I read a blog article a couple of months ago, written from a Christian single gal’s point of view, that basically said Christian men weren’t manning up and that the men really needed to just get their act together. It was written out of the author’s frustration from the lack of godly men who were stepping up to the dating and marriage plate. Her list of wants and requirements wasn’t being checked off. I posted the link on Facebook, and boy did I get an outbreak of responses. Some didn’t like the way they thought she bashed men, and thought it was an unfair perspective. Some thought it was a pretty accurate picture of the dating scene in the Christian church today. I could respond, point for point, to some of the things she brought up. But I want to be a bit more original.
This is the section in this post where I could start doling out dating advice. I could start telling Christian girls what we are doing right or wrong. I could do the same for the Christian men. I could make excuses for why I am still single, or blame all sorts of things for contributing to my single status. I could tell all the ladies that there must be some one left over to be the reader of our letters. But honestly, that would all be based on stereotypes or be based on a singled-out view or be just another rant from a single person looking at the lawn on the other side of the fence. It would be skewed. And you would question me on what are my qualifications for the advice that I would give. You would be right to.
I am not qualified to give dating do’s and don’ts. Everyone has different theories on what works, what doesn’t and a lot of people has a theory on what everyone else is doing wrong. I could give valid tips for the dating game, but I am sure just as easily, someone could counter-point those with an equally valid opposite view. So I won’t sail my boat into that treacherous sea.
However. I will share a thought I had as I re-read my letters. I liked the perspective that “past Emily” had about the future reader of her letters. She wrote that she loved that man. Even though they hadn’t met. She wondered out loud what he was doing to get ready for her. Of course, if he was near to her in age, he was probably out with his buddies tearing up the neighborhood on that cool 10-speed bike and having serious conversations on what b-bguns were the best. She probably wasn’t on his mind yet. But she told him that regardless, she was going to pray for him. She was going to pray that God would walk with him before they met so that later her walks with him would be so much sweeter. And she told him that no matter what decisions he made or what mistakes happened, as long as God brought them together, she would be there waiting for him, no matter what. Because she cared about him already.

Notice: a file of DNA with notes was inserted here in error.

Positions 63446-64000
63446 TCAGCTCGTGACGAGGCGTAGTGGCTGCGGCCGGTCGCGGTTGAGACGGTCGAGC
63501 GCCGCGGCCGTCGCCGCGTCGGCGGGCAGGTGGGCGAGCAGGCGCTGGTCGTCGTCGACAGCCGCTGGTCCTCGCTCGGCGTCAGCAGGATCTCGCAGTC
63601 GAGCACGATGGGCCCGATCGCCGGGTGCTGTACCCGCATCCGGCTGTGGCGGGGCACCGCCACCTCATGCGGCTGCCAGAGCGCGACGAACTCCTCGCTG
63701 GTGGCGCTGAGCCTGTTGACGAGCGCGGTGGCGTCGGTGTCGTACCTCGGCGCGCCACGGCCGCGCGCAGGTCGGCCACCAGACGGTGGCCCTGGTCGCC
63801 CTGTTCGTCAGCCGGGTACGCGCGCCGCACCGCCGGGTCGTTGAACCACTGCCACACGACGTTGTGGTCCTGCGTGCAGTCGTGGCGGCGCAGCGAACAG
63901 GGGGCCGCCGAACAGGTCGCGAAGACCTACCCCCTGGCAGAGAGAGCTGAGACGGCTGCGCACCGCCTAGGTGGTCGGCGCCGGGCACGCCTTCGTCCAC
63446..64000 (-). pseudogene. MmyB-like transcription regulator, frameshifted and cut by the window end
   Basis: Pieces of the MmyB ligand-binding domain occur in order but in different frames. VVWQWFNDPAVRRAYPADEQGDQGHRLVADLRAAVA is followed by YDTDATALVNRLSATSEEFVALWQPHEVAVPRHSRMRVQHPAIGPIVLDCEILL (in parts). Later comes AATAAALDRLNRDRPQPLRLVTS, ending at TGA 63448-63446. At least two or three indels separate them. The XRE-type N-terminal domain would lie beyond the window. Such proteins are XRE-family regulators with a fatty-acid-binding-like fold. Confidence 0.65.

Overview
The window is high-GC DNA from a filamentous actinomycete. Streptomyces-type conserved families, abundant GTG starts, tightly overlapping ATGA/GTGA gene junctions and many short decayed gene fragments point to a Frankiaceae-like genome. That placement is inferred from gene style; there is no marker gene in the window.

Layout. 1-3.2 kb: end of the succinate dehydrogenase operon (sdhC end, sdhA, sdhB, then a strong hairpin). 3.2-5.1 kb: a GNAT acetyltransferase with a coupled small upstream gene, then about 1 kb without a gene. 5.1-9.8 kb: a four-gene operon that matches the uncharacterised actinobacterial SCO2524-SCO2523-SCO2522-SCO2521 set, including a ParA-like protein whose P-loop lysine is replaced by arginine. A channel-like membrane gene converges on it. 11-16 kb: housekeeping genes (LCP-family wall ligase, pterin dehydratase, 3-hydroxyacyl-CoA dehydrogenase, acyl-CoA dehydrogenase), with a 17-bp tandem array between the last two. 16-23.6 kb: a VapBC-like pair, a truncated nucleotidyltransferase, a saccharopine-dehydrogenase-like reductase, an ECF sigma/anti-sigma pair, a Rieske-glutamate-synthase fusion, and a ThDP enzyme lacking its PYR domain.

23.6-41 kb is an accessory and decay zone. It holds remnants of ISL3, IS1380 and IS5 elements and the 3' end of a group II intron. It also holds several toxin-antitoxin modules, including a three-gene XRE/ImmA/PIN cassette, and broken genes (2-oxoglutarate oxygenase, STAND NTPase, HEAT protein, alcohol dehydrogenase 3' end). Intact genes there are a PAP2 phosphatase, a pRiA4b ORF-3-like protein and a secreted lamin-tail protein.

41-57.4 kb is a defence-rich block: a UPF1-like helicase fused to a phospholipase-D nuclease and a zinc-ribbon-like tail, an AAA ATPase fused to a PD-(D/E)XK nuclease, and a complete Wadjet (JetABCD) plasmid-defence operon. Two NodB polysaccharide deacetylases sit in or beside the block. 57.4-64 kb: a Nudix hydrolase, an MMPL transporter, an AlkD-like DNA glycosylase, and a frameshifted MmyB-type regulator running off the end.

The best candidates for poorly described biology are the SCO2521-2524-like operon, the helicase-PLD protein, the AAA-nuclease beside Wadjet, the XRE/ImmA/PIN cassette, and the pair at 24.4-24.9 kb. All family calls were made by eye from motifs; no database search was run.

Was it sappy? Sure. Idealistic? We are talking about a 13-year-old homeschooler’s perspective. Yeah, it was a bit sheltered. But still. She held a precious thing in her young hands. Hope. A view that hadn’t been rocked by a culture who thinks that marriage is out-dated, over-rated and old fashion or gender blind. She wasn’t feeling pressured by all of the happily married couples around her to “put herself out on the field.” After all she was 13, they probably DIDN’T want her to date! She had a perspective that didn’t have years of relationships that told her that men would never measure up or that all the good ones were taken. She trusted that he was out there. Enough to write him a letter and sign her name as a promise. And I think I can take a reminder from that younger me.
She didn’t demand that they meet in college. Or in her twenties. Or in her thirties. Or forties. She didn’t beg him to be rich or really smart or have a cool hobby she could boast about to all of her jealous girlfriends. She just asked him to love the Lord. And she said she would wait. And hope. The rest would fall into place. And when he did show up and promise to like her forever, she would hand over her letters. And let him catch up on a pen-pal correspondence that he never knew he was a part of.
So my only advice to the Christian ladies is to pray for your unknown reader of the letters you have written. Whether actual letters, or letters just tucked away mentally in the corner of your heart. My advice to the Christian men is to think about the girls who years ago wrote you a letter, hoping you would someday come along, and live consciously of what an honor it will be to read those letters. My challenge to both of you, men and women, is to try to live for God, the ultimate love letter writer. While you wait for a person to read or write your letters, read His. If His is the only letter you ever get to read, you will feel complete. Because he loved you first and most.
And to you, my unknown reader, I have your letters. Make sure you are reading His. And some day you can read the ones I wrote.